Lessons from Clicker Expo 2018!

 About to cross the Mississippi River 

About to cross the Mississippi River 

As many of you already know, this week I closed up shop, loaded Cherry and an excessive amount of luggage into the car, and drove west to St Louis for Clicker Expo.  The road trip itself was not without adventure (in both directions!), including an unexpected winter storm in the mountains of West Virginia, a detour by Buffalo Trace distillery, and even visiting some old friends from Washington at a dog show in Louisville.  We listened to podcasts, audio books, and did a fair amount of singing/howling along with the music.  Cherry is the perfect co-pilot for a long trip except for one thing--she's never willing to take turns driving.  She's pretty good as a navigator though!

 Clicker Expo 2018 in St Louis

Clicker Expo 2018 in St Louis

Every trainer has a particular area of interest, and while we are proficient (even better than just proficient, I hope!) in other areas, there are certain topics that get us very excited.  For me, it's the exploration of the cognitive abilities of the dog (really, the learner, but for my purposes as a trainer, the learner is generally canine.  I am fascinated by dogs being able to count, to recognize symbols, object discrimination, and even to tell us when they are ready for us to proceed with a task that they may, or may not, find desirable.  I love the idea of giving dogs choices in their lives, thus making training less about "training" and more about communication.  So of course this meant that I was very excited to attend "How To Get Started with Concept Training" by Ken Ramirez and "Animals in Control: The Choice is Theirs" by Peggy Hogan, Eva Bertilsson, and Emilie Johnson Vegh.  And let me tell you, I was not disappointed!!!  I have so many ideas to share and to try, both with my dogs and, hopefully, yours (mwahahahahaha...cough...ahem..where was I?)!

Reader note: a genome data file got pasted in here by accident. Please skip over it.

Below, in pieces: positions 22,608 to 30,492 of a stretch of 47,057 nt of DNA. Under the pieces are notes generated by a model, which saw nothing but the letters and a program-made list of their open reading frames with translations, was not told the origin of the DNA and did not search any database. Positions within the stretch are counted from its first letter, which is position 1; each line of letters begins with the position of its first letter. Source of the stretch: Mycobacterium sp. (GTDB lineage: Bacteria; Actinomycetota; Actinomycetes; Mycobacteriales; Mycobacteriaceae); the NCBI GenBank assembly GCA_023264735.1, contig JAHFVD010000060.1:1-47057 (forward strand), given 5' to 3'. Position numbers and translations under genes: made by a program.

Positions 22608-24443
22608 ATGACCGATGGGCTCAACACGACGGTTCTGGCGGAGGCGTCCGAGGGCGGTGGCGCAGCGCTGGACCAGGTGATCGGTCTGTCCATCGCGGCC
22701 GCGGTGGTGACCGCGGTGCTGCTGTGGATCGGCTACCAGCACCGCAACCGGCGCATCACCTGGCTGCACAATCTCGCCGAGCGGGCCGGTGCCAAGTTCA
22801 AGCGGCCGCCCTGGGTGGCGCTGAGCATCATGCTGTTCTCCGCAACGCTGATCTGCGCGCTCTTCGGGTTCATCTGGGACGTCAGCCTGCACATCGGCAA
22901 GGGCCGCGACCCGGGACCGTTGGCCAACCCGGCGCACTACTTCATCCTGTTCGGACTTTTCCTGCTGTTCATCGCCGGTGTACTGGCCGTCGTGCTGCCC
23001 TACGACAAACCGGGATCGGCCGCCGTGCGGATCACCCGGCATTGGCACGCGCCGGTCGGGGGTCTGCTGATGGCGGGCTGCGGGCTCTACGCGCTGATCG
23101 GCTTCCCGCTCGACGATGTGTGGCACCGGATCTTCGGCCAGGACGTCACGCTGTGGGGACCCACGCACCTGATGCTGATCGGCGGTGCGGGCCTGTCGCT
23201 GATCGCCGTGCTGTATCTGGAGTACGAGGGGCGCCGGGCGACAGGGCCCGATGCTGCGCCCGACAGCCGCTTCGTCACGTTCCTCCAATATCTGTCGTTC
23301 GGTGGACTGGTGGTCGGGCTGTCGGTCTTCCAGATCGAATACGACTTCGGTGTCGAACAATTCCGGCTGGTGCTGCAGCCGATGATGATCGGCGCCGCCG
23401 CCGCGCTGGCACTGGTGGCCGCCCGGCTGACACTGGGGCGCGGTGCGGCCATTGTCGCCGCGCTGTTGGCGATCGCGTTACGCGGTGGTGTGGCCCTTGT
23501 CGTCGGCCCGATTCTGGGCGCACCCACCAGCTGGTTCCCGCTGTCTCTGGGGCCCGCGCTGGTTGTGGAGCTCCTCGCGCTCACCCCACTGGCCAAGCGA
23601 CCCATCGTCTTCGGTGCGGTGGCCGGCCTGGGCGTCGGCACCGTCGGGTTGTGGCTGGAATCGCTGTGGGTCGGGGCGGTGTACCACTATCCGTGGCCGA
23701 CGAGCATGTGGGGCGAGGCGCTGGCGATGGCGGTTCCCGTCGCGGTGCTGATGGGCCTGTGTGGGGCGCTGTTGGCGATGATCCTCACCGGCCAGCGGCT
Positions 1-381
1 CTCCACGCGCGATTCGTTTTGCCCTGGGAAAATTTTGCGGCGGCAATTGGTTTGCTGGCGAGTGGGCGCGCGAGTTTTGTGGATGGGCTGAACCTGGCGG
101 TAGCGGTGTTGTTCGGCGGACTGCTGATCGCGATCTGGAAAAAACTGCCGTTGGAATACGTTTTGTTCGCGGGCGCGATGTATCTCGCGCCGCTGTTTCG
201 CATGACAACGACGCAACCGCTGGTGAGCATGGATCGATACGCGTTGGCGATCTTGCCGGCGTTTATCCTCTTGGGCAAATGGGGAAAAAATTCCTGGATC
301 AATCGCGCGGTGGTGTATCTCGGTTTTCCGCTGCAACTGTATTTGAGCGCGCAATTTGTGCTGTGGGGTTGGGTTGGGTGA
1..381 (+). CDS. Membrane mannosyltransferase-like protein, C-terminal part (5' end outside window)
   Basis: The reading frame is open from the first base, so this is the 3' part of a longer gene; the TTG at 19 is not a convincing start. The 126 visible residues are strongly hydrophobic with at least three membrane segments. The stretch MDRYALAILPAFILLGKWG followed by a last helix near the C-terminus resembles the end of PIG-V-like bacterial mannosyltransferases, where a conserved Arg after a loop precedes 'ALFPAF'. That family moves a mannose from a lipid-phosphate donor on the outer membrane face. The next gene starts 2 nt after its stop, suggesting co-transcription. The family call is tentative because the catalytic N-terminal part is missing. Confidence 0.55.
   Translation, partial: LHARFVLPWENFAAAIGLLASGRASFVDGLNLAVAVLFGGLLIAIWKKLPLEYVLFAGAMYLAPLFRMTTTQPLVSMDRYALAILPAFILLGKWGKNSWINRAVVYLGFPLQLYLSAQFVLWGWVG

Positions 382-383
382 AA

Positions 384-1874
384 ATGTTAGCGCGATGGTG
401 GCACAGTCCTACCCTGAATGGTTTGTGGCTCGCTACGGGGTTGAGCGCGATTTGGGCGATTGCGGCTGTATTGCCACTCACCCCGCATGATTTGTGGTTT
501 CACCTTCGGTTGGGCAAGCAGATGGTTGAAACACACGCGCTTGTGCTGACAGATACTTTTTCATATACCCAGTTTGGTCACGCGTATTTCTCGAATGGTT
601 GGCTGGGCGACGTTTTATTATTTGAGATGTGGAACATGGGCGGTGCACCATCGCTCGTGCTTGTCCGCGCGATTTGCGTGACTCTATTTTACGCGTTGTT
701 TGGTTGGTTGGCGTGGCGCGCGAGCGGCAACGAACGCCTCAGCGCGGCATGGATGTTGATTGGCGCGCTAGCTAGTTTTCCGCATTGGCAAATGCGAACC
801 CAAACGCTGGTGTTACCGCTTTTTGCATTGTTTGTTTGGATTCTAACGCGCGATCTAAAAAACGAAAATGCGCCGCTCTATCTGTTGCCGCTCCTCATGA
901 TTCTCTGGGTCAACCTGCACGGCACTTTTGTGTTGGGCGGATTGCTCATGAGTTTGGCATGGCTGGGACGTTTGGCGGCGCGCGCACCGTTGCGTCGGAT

Cherry, also studying

Cherry, also studying

I attended Emma Parson's "Keep Calm and Click On: Evidence & Improvement in the Click to Calm Method".  I was already familiar with her methods (as are many of my clients that have socially challenged dogs), but I loved getting some fresh ideas, seeing more videos of it in action, and adding a few more "tools" to my toolchest.  In a similar vein, I also got a lot out of  Lindsey Wood Brown's "Arousal: Science, Not Sex".  And of course, I also attended a couple of Hannah Branigans seminars, which were awesome and super informative, and a session on clicker training scent sports (applicable to our beloved Barn Hunt, as well as Nose Work, AKC Scent Work, etc).

I could go on and on about the various sessions I attended (and believe me...I will...just give me time!), but for now, I'm going to go unload the car, unpack my suitcase, pull out my notes, and start coming up with some new classes to put on the calendar.  

 Totally asked him for a selfie!  #shameless

Totally asked him for a selfie!  #shameless

PS:  I also won the raffle for the Ken Ramirez "Ask Anytime Card"!  I'm very excited about this!  Ken Ramirez is one of my animal training heroes.  And since I won, I HAD to ask him for a selfie!  =D

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